10 things from the Toronto Raptors’ 111-89 loss to the Boston Celtics in Game 5 of the Eastern Conference finals.
One — Blowout: This one was never close. Toronto’s energy was off right from the jump, and it never recovered. Boston came prepared to play, whereas the Raptors didn’t. There isn’t even that much to analyze from a result as bad as this one because it wasn’t even a game. The Raptors now face elimination on Wednesday, and as lopsided as this game was, there’s no reason why it needs to carry over. Toronto showed in Games 2-4 that it can compete with the Celtics so long as they give effort and remain locked in for the full 48 minutes. The champions are on the ropes, but they’re not done yet.
Two — Crucial: It’s been the same story for the last seven years — the Raptors go as Kyle Lowry goes. When Lowry started off Games 3 and 4 aggressively by getting to the basket, the team followed his lead and won. When he doesn’t play all-out, the Raptors have no chance against a team as talented as Boston. The Celtics wisely assigned Marcus Smart to guard Lowry early on, and refused to concede any switches. Lowry tried to get other players going early, but nobody picked up the slack. After logging over 90 minutes in the last two games, it wasn’t reasonable to expect Lowry to maintain his level. The Raptors need to establish Lowry early in Game 6, or there won’t be a Game 7.
Three — Sloppy: Ideally, if one All-Star isn’t going, the other one would pick it up. That’s how the Celtics operate with Kemba Walker and Jayson Tatum, but it wasn’t the case for Pascal Siakam. Put aside the shooting woes, but this was just a sloppy and undisciplined game from Siakam on the defensive end. He is normally a versatile and dogged defender who unlocks most of Toronto’s versatility on defense, but he was downright awful. Siakam gave up way too many line drives from smaller Celtics players, then took himself out of the game early in the third quarter by committing needless fouls which cut off any faint hopes of a potential comeback. Siakam has a lot to make up for on Wednesday.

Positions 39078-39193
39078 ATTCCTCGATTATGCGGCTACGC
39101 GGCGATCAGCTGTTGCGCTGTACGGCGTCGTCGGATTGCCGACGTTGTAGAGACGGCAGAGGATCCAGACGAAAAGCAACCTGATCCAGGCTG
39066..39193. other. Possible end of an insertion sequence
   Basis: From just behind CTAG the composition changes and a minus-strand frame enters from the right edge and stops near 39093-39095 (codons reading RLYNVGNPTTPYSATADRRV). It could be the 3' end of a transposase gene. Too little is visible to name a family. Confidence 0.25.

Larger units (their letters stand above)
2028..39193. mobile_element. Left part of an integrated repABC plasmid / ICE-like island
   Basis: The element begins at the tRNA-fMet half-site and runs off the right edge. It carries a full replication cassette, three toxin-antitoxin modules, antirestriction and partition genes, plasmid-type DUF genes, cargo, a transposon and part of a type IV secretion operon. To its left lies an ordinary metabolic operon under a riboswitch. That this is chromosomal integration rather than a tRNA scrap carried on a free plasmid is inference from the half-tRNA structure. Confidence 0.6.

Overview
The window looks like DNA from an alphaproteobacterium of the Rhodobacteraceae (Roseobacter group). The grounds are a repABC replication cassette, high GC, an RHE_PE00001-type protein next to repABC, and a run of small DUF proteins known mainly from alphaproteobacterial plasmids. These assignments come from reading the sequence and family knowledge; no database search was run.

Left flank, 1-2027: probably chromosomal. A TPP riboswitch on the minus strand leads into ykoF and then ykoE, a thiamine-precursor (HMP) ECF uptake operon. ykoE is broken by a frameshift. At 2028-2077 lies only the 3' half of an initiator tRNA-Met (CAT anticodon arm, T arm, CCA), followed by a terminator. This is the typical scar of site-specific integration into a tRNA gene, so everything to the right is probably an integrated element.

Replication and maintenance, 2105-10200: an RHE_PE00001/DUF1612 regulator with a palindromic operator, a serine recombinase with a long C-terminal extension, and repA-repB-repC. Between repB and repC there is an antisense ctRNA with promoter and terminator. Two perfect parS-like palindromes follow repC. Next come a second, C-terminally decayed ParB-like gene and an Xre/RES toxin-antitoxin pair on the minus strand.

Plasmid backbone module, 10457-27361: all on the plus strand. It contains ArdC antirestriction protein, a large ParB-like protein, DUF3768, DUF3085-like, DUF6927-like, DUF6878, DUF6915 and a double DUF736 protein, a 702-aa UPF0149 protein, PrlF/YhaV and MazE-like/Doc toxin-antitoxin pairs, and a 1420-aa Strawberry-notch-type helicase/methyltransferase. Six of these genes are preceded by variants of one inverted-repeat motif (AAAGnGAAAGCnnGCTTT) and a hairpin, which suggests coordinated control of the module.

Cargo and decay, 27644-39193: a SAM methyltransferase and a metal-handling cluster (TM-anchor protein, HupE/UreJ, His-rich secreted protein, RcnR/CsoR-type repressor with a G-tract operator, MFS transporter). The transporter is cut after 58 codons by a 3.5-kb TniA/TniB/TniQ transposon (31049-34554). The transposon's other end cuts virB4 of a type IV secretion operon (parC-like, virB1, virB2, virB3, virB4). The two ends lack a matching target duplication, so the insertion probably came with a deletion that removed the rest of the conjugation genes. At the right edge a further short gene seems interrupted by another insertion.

Four — Gassed: Marc Gasol was not the only culprit, but there’s something so utterly deflating about his lack of ability to score at the rim. Even with the defense doubling guards, where the 7-footer catches a pass right at the rim for a layup, it still isn’t a guarantee for Gasol. Those types of misses just suck the life out of a team, especially when nobody else can score. Gasol missed four easy looks early in the game and it put the Raptors into a hole they couldn’t get out of, and it also left him stapled to the bench, as he played half as many minutes as the next closest starter.
Five — Desperate: Nick Nurse tried every trick to get his players going. He went to the zone early on — not as an attempt to stop the Celtics so much as a genuine effort to rally his team — then tried the smallball lineup without his centers, and followed up with a full-court press. Realistically, on a night where the players couldn’t even communicate with one another to secure a completely uncontested rebound, there wasn’t going to be much cohesion in any scheme Nurse tried. Besides, the Celtics are too experienced of a group to fall for gimmicks. These aren’t the Dallas Mavericks on a road trip in December.